Salomon Brothers World Equity Index (SBWEI)

What Was the Salomon Brothers World Equity Index (SBWEI)?

The Salomon Brothers World Equity Index (SBWEI) was an index that measured the performance of equity securities from both domestic and international markets that consisted of companies with a float of at least $100 million.

This index no longer exists. Salomon Brothers was acquired by Travelers in 1998, which subsequently merged with Citigroup in 1999 where Salomon became Salomon Smith Barney. Then in 2003, Standard & Poor's acquired Salomon Smith Barney's global benchmark index business from Citigroup and retired the SBWEI index.

Key Takeaways

  • The Salomon Brothers World Equity Index (SBWEI) was a global equity index launched in the 1980s.
  • The index tracked more than 6,000 stocks from 22 different countries.
  • The index was shuttered in the early 2000s after S&P acquired the indexing unit of Salomon Smith Barney.

Understanding Salomon Brothers World Equity Index

Salomon Brothers World Equity Index was an index that tracked stocks in publicly traded companies worldwide. The SBWEI included companies in which the total number of shares available for trade was worth at least $100 million.

The SBWEI used a top-down approach when evaluating companies, and each security within the SBWEI index was weighted according to its float. Float refers to the number of a corporation’s shares that are outstanding and available for trading by the public, excluding restricted stock. A stock’s volatility is inversely related to its float. Every company represented in the SBWEI was weighted according to the total value of its shares that are available for trade.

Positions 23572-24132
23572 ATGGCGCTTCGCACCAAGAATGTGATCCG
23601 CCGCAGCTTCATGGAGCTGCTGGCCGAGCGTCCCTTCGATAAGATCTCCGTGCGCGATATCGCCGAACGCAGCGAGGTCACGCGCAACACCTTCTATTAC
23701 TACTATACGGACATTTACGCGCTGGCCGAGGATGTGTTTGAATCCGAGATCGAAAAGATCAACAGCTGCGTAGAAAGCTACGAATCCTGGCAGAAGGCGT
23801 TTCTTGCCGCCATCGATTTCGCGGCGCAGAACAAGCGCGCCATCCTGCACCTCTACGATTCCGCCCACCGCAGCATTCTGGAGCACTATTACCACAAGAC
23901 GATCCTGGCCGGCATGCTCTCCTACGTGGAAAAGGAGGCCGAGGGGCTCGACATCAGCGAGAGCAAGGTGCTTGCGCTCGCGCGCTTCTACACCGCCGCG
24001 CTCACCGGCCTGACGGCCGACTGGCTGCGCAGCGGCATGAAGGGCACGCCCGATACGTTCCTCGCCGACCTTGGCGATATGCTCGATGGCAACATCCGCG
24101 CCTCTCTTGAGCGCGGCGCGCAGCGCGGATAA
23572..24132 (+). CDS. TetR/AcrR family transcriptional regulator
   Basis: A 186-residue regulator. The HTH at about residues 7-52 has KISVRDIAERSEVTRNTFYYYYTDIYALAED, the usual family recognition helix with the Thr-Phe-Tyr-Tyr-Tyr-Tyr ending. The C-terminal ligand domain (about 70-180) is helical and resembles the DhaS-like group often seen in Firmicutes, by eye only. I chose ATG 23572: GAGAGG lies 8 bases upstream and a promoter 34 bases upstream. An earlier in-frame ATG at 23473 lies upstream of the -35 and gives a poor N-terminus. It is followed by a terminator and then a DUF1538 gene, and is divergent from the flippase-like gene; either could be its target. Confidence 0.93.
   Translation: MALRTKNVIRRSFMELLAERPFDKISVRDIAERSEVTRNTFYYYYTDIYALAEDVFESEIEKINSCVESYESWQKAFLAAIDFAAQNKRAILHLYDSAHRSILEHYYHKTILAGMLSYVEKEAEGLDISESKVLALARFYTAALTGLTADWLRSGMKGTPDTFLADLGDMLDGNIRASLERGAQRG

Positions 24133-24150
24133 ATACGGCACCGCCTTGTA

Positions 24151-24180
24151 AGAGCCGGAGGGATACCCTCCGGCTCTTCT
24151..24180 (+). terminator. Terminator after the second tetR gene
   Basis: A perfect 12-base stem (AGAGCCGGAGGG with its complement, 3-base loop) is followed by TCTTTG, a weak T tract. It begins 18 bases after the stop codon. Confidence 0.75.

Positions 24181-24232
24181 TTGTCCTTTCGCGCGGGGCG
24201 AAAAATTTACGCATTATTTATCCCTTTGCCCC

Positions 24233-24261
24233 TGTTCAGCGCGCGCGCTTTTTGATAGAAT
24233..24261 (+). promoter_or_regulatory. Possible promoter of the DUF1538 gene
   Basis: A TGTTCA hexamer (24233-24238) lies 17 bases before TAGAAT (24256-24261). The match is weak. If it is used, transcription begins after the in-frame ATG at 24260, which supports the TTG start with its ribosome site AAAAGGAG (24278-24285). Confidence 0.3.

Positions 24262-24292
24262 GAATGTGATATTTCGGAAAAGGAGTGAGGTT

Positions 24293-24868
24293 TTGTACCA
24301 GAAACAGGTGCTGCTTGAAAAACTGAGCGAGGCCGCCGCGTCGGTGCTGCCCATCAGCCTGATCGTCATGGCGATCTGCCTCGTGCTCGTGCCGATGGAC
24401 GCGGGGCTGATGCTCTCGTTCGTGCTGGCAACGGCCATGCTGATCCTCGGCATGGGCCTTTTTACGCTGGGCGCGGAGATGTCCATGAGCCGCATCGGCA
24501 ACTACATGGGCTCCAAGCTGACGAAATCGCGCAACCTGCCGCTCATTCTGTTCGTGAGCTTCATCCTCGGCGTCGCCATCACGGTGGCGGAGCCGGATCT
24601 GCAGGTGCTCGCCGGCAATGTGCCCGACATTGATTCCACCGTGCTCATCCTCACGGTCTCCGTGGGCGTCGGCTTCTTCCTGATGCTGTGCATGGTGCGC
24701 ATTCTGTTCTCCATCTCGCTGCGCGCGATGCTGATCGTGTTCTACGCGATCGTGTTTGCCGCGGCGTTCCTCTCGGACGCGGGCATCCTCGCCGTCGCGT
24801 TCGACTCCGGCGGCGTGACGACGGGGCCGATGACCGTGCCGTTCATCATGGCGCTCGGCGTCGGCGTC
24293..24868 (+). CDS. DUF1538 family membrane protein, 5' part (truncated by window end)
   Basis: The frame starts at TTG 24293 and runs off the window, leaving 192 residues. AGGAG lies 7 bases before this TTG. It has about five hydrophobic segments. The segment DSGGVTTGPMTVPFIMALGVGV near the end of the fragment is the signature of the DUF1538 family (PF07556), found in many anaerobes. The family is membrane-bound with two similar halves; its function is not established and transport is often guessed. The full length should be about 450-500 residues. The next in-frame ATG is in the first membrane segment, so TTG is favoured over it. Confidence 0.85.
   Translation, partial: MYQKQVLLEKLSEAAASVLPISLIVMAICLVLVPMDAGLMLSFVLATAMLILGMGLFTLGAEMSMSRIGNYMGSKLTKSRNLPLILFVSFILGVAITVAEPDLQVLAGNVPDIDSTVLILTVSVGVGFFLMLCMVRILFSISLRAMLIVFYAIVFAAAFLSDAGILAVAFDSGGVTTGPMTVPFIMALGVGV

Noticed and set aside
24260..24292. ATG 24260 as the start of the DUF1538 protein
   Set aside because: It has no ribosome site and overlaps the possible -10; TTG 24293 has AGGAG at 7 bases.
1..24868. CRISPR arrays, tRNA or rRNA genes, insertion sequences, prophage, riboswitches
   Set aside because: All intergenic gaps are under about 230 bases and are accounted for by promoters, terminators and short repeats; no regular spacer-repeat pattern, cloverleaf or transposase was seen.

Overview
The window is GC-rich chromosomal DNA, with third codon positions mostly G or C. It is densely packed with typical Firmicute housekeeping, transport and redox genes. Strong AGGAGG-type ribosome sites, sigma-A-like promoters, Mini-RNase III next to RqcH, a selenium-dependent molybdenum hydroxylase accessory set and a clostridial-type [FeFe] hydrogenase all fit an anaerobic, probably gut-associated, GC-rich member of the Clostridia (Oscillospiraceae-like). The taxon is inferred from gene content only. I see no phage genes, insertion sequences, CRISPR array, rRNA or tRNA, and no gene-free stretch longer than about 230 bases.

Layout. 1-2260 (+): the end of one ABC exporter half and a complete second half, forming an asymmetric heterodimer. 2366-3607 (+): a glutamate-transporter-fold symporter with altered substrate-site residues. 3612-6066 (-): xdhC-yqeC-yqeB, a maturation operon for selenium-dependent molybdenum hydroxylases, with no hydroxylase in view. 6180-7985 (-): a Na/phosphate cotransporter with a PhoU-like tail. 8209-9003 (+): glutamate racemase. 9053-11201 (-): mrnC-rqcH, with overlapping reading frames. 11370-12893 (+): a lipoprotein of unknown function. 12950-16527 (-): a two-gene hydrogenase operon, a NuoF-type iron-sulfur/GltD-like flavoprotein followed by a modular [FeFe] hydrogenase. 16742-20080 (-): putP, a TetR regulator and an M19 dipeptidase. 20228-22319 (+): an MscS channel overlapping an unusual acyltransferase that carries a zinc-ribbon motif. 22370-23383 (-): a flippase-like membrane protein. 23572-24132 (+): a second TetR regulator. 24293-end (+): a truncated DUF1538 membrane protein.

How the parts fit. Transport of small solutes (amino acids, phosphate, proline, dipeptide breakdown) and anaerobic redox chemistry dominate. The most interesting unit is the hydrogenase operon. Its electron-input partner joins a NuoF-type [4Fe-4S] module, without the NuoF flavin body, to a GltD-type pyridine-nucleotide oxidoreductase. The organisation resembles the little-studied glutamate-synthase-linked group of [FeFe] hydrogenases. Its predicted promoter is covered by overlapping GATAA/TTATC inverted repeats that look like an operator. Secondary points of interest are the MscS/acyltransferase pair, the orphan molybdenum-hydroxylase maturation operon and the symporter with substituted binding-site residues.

At its height, the SBWEI included securities from more than 6,000 companies located in 22 different countries.

Salomon Brothers: A Brief History

The Salomon brothers were Arthur, Herbert, and Percy Salomon, who founded Salomon Brothers in 1910. Salomon Brothers was one of the largest Wall Street investment banks. Salomon Brothers provided a wide range of financial services and established its name in the financial markets through its fixed-income trading department.

Over the years Salomon Brothers went through many mergers, acquisitions, and changes. In 1981, Salomon Brothers was acquired by Phibro Corporation and became known as Phibro-Salomon. In 1997, the bank merged with Smith Barney, a subsidiary of Travelers Group, to form Salomon Smith Barney. Immediately following the Travelers Group merger, the bank merged with Citigroup, where Salomon Smith Barney served as the investment banking arm. In 2003, Salomon Brothers adopted the Citigroup name.

Many investors regarded Salomon Brothers as one of the most elite multinational investment banks. The financial institution was part of what was known as the bulge bracket, which includes the companies in an underwriting syndicate. Bulge bracket is also a term for the most profitable multi-national investment banks in the world whose banking clients are normally large, influential institutions, corporations, and governments.

Author Michael Lewis documented the Salomon Brothers' rise and fall in his 1989 book, Liar's Poker. Lewis’s book goes into detail about the high-pressure bond trading culture at Salomon Brothers, which has inspired the popular view of Wall Street in the 1980s and 1990s as a ruthless playground for those in reckless pursuit of profit.

Article Sources
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  1. U.S. Securities and Exchange Commission. "Salomon Smith Barney Holdings Inc., Form 10-Q, June 30, 1999," Pages 8-9. Accessed Aug. 27, 2021.

  2. S&P Global. "S&P Dow Jones Indices." Accessed Aug. 27, 2021.

  3. NASDAQ. "Salomon Brothers World Equity Index (SBWEI)." Accessed Aug. 27, 2021.

  4. Federal Reserve Bank of New York. "Primary Dealers List." Accessed Aug. 27, 2021.

  5. Michael Lewis. “Liar's Poker.” W.W. Norton. 1989.

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